sebaceous glands develop embryologically from hair germs, but a few free glands
arise from the epider-mis. Those associated with hairs lie in the obtuse angle
between the follicle and the epidermis (Fig. 13.1). The glands themselves are
multilobed and contain cells full of lipid, which are shed whole (holocrine
secretion) during secretion so that sebum contains their remnants in a complex
mixture of triglycerides, fatty acids, wax esters, squalene and cholesterol.
Sebum is discharged into the upper part of the hair follicle. It lubricates and
waterproofs the skin, and protects it from drying; it is also mildly
bacteriocidal and fungistatic. Free sebaceous glands may be found in the eyelid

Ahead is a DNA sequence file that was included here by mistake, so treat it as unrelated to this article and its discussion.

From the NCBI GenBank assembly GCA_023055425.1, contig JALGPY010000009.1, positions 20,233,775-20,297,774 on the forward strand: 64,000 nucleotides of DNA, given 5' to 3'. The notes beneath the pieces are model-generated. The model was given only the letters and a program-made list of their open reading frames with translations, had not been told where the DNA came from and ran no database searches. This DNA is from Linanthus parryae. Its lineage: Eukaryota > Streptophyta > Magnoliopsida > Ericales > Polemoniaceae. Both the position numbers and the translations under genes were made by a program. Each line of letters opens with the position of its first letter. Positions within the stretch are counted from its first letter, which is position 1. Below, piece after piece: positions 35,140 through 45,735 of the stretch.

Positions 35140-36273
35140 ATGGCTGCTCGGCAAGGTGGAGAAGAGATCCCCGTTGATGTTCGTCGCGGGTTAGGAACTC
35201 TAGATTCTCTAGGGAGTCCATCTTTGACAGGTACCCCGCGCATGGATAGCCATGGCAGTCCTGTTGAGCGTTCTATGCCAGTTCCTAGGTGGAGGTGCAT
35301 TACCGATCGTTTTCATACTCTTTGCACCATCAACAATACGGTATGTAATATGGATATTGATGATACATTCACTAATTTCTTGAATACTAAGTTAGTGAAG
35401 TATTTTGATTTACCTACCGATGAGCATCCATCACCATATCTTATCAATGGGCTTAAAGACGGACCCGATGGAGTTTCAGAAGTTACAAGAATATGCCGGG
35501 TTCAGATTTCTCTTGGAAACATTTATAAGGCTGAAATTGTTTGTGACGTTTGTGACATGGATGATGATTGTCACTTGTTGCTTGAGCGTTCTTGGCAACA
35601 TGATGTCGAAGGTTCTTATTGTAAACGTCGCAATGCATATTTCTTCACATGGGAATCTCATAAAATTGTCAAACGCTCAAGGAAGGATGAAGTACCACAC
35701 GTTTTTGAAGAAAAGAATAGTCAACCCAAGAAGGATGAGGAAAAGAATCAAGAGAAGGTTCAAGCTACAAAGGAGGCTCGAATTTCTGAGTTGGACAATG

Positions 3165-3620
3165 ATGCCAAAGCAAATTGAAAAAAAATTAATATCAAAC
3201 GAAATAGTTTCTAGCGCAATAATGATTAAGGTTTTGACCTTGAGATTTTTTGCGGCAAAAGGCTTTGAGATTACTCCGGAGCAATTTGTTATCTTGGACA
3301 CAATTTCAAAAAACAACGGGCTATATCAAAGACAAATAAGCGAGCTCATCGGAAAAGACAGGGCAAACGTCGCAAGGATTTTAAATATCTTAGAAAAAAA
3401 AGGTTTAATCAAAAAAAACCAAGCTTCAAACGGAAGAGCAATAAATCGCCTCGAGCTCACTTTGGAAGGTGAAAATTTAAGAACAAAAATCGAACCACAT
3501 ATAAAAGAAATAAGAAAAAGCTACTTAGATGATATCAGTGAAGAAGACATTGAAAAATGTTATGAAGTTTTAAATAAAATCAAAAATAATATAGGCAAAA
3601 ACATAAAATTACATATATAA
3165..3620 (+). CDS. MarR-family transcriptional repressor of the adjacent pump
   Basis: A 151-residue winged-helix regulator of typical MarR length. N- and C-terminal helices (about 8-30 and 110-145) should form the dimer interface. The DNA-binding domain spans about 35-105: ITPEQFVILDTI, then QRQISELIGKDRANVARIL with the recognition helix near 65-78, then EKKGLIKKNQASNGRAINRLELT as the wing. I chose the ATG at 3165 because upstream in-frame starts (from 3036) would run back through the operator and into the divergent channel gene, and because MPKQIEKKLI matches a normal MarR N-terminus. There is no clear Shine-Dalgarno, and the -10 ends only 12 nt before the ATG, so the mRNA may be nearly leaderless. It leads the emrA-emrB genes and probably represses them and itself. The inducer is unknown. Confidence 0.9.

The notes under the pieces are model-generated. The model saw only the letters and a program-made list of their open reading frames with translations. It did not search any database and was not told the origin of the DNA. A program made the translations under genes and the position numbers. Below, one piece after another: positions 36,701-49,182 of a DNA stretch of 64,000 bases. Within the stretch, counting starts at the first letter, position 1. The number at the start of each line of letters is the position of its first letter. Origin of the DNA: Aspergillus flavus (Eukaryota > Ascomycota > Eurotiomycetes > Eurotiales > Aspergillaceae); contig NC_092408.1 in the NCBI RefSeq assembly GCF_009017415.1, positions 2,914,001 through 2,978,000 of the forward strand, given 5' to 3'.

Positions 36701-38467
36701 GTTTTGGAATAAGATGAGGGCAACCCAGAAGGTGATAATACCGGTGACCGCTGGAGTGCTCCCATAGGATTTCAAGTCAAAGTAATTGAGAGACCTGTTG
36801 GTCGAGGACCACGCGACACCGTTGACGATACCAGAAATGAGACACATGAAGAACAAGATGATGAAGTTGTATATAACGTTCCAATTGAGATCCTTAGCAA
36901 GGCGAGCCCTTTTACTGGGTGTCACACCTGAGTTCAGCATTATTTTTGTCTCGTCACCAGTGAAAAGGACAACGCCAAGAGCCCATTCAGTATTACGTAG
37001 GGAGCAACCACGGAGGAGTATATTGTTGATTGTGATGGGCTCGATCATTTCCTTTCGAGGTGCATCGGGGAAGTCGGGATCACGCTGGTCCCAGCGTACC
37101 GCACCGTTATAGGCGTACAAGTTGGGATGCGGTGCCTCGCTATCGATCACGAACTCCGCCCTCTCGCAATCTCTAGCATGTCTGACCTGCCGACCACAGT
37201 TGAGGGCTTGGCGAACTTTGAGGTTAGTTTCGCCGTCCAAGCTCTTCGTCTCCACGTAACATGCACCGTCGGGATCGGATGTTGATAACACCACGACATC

(meibomian glands), mucous membranes (Fordyce spots), nipple, peri-anal region
hormones, especially dihydrotestos-terone, stimulate sebaceous gland activity.
Human sebaceous glands contain 5α-reductase,
3α- and 17α-hydroxysteroid dehydrogenase, which convert weaker
androgens to dihydrotestosterone, which in turn binds to specific receptors in
sebaceous glands, increasing sebum secretion. The sebaceous glands react to
mater-nal androgens for a short time after birth, and then lie dormant until
puberty when a surge of androgens produces a sudden increase in sebum excretion
and sets the stage for acne.